In a statement released over the weekend, the SCA said that transit fees will increase by 15 percent for all types of vessels except for dry bulk ships and cruise ships, which will see an increase of 10 percent
In justifying the fee hike, Osama Rabie, SCA’s Chairman and Managing Director said that the Canal’s flexible pricing strategy is dictated by real-time changes to the global economy.
“Increased transit tolls come in light of SCA’s keeping up-to-date with all the market changes in the maritime transport which monitor the ever-increasing daily charter rates for most types of vessels that reached unprecedented levels, and the forecast for next year shows a continuation in this rise,” said Rabbie.
Rabie said that determining Suez Canal transit toll rests on a number of factors, the most significant of which is the average freight rate for various types of vessels. There has been considerable rise in transit fees for containerships in the past year as their freight rates skyrocketed at the height of the Covid-19 pandemic.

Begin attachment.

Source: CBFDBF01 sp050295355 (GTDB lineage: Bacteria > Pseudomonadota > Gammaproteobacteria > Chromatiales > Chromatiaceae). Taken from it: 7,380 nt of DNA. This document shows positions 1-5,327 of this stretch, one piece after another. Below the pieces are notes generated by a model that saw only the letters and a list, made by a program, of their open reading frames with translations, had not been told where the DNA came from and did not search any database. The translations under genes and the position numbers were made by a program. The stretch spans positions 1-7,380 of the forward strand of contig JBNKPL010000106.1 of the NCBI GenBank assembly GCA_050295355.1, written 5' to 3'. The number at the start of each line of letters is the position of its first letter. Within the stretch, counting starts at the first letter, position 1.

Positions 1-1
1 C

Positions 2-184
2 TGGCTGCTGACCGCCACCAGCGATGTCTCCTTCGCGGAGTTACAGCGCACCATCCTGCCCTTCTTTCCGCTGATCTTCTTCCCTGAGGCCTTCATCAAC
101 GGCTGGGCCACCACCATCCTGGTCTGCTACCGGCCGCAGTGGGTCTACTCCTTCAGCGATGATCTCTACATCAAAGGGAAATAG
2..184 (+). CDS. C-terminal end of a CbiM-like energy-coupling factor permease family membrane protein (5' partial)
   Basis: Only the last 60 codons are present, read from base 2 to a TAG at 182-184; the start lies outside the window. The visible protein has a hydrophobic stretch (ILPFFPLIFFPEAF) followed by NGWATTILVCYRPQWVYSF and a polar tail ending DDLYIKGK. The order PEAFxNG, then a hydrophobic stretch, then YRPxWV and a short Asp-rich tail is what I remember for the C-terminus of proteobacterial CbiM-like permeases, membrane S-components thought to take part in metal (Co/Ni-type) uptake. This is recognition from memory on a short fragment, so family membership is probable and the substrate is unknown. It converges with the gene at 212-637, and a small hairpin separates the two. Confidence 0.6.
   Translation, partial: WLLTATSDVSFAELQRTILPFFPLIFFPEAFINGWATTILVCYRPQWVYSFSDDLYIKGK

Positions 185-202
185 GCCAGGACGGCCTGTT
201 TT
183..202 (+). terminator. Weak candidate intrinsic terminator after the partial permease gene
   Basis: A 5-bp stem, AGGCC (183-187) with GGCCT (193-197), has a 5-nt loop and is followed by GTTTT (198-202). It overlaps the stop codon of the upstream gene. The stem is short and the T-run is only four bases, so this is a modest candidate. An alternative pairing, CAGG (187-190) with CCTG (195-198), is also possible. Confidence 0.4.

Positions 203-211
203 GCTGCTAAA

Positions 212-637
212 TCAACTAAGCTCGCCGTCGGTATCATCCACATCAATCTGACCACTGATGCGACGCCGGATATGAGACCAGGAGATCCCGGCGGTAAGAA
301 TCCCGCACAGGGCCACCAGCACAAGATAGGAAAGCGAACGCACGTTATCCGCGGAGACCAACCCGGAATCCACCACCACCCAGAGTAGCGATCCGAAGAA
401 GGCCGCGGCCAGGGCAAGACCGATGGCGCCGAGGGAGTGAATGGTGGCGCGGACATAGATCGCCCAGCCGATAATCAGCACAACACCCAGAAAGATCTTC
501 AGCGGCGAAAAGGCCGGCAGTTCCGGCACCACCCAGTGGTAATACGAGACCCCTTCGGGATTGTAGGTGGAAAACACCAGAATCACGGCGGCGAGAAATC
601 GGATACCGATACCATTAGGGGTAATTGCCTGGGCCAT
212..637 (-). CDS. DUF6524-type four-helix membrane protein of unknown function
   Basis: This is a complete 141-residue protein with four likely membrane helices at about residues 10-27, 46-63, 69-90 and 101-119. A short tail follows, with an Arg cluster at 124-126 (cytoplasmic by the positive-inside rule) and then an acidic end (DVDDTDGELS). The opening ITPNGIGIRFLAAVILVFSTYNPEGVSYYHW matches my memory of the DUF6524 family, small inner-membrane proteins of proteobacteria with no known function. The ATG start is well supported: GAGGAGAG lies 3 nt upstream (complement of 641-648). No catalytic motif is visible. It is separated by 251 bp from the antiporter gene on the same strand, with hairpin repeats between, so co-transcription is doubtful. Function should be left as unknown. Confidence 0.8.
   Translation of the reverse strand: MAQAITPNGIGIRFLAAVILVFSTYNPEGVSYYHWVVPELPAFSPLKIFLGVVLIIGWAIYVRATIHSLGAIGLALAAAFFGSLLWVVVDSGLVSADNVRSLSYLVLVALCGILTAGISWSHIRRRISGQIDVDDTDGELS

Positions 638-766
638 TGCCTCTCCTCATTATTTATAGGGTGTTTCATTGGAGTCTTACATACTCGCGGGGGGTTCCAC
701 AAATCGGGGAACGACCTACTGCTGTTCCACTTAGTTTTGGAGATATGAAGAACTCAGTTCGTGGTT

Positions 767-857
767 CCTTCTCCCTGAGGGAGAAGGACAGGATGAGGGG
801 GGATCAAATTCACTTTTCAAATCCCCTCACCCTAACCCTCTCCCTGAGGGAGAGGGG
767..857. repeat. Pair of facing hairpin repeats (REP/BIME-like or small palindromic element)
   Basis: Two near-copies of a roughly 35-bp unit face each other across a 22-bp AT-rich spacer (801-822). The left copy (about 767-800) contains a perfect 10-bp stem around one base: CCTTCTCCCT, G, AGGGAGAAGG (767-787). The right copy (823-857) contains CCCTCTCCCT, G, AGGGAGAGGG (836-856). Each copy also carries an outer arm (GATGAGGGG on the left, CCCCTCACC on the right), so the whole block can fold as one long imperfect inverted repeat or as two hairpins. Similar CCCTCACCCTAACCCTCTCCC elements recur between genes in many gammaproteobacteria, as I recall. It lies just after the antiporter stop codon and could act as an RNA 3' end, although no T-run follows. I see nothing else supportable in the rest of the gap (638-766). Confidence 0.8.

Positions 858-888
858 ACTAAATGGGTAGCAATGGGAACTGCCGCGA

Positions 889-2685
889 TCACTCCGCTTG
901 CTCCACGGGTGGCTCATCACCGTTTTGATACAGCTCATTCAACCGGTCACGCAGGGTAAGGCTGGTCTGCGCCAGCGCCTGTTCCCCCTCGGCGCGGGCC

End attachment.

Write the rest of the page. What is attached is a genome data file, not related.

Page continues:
Rabie added that the rising energy prices and global inflation rates have hd an impact on the equation of tolls calculation. These factors have increased the operational costs and costs of the navigational services provided by the canal.
The SCA expects its annual revenues to rise by $700 million after the new transit fees are effected next year.
In July, SCA made record earnings of $7 billion for the 2021-2022 fiscal year (July 2021- June 2022), attributable to a series of transit rate hikes during the period.
Since the start of this year, SCA has increased the transit surcharge twice – once in February and again in March – citing growth in global trade.
*Culled from The Maritime Executive